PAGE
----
The crowd and the library
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The crowd and the library

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A talk I gave to kick off the International Internet Preservation Consortium's workshop on crowdsourcing. Most of the talk is about reframing and unpacking the key components of crowdsourcing.

A talk I gave to kick off the International Internet Preservation Consortium's workshop on crowdsourcing. Most of the talk is about reframing and unpacking the key components of crowdsourcing.

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  • 1. The Crowd &the Library The agony and the ecstasy of “crowdsourcing” our cultural heritage Trevor Owens @tjowens May 4th, 2012
  • 2. Two problems withCrowdsourcing
  • 3. First Problem: the word Crowd
  • 4. Crowds
  • 5. Most successful crowdsourcingprojects are not about largeanonymous masses of people.They are about invitingparticipation from relativelysmall interested and engagedmembers of the public.
  • 6. Volunteers
  • 7. These projects can continue along standing tradition ofvolunteerism and involvementof citizens in the creation andcontinued development ofpublic goods
  • 8. Second Problem: the term Sourcing
  • 9. Sourcingis for labor
  • 10. “Work consists of whatever abody is obliged to do.Play consists of whatever abody is not obliged to do.”Mark Twain, The Adventures of Tom Sawyer
  • 11. A Citizen Scientist, Archivist,or Journalist is not a labor.They are Amateurs in thebest possible sense of theword.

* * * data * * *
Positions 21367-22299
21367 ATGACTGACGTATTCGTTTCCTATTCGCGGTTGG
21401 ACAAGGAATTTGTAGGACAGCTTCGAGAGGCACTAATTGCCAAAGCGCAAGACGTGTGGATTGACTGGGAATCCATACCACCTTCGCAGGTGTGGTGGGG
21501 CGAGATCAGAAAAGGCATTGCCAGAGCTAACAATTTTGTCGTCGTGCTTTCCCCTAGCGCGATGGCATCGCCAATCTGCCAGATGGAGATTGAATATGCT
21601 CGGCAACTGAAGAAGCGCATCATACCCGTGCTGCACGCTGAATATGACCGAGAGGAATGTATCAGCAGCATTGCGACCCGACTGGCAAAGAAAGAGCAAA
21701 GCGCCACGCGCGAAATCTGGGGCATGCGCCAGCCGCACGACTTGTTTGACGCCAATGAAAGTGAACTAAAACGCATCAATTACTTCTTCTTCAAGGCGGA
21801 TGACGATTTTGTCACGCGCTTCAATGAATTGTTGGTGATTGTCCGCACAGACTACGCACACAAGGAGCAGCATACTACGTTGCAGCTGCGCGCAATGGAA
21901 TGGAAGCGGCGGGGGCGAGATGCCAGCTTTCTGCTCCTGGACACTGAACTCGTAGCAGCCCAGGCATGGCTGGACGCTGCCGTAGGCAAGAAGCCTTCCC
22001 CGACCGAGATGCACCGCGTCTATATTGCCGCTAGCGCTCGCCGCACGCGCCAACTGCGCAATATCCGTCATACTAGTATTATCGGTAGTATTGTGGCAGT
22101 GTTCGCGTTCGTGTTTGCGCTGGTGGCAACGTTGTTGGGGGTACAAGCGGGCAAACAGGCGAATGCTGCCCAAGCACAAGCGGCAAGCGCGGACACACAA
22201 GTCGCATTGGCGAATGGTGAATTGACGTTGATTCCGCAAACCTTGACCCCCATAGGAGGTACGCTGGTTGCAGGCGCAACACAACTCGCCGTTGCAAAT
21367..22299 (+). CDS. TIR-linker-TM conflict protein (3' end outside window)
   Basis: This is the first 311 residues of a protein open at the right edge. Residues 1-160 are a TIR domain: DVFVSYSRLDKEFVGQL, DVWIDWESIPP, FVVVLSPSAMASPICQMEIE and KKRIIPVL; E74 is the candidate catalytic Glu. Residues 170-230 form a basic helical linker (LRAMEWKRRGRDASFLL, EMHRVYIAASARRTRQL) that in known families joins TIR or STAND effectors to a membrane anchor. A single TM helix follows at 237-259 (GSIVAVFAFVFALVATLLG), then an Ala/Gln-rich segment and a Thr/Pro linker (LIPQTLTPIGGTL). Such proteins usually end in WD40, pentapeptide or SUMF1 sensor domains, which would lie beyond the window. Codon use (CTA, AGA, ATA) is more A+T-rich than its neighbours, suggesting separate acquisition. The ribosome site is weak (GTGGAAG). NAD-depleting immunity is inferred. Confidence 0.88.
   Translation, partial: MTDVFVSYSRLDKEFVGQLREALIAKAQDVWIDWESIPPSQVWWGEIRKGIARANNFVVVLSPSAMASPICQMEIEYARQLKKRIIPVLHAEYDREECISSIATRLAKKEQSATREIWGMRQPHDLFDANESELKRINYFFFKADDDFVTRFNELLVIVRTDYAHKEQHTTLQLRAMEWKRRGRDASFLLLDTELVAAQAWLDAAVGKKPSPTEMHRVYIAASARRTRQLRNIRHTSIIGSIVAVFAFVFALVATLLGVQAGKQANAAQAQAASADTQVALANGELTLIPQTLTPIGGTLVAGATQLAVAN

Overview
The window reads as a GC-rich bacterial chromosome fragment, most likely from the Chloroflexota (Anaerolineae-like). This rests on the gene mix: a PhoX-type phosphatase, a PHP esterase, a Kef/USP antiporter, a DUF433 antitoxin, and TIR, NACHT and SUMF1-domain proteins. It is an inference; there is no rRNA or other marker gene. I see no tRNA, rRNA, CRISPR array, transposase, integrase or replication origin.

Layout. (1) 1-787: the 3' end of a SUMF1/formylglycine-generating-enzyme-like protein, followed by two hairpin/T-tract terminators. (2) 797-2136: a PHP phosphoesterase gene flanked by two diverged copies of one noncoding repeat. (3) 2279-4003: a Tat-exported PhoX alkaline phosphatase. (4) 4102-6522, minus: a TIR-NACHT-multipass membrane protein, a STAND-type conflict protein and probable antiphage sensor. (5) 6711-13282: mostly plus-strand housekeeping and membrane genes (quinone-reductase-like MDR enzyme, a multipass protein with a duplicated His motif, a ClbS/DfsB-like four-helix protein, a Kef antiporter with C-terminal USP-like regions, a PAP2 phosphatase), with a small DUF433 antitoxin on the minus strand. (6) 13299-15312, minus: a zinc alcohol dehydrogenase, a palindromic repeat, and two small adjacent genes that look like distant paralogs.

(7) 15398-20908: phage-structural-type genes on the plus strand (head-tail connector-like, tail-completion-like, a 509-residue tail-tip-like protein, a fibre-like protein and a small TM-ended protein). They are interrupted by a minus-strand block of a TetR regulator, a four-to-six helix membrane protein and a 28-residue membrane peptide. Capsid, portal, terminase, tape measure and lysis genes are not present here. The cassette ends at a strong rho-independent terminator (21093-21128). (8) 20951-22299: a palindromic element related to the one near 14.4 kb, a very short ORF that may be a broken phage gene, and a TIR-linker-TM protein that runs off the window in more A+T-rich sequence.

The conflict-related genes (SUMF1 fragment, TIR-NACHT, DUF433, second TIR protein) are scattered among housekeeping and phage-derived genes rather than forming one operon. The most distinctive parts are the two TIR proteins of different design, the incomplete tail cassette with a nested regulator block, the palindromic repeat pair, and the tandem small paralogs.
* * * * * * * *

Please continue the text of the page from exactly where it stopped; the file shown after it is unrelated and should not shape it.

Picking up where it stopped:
• 12. Amateur: (French amateur"lover of“) a person attachedto a particular pursuit, study,or science, without pay andoften without formal training.
  • 13. Still, we are stuckwith the wordcrowdsourcing
  • 14. Toward a richer crowdsourcing 1.Human Computation 2.The Wisdom of Crowds 3.Scaffolding Users into Expertise 4.Understanding Motivation
  • 15. HumanComputation people as computers.
  • 16. People can makejudgments thatcomputers cant.
  • 17. Human computationsees people asmachines.
  • 18. Human competitionis often about labor.
  • 19. Human computationis most interestingwhen it isn’t aboutlabor.
  • 20. Human computation’sKey Question:How could we use humanjudgment to augment computerprocessable information?
  • 21. Wisdom of CrowdsThe question of the web is “Why Wasn’t I Consulted”
  • 22. Wikipedia hasnothing to do withhuman computation.
  • 23. Why Wasn’t I Consulted:is the fundamental question of the web…Humans have a fundamental need to beconsulted, engaged, to exercise theirknowledge (and thus power), and noother medium that came before hasbeen able to tap into that as effectively. The Web Is a Customer Service Medium, Paul Ford
  • 24. If you tap into the human need to beconsulted you can get some interestingreactions. Here are a few: Wikipedia,StackOverflow, Hunch,Reddit, MetaFilter,YouTube, Twitter, StumbleUpon, About,Quora, Ebay,Yelp, Flickr, IMDB,Amazon.com, Craigslist, GitHub,SourceForge, every messageboard or sitewith comments, 4Chan, EncyclopediaDramatica. Plus the entire Open Sourcemovement. The Web Is a Customer Service Medium, Paul Ford
  • 25. Wisdom of Crowd’sKey Question:How could we empower andconsult with a community ofusers?
  • 26. Scaffolding Usersinto expertise The right tools for the job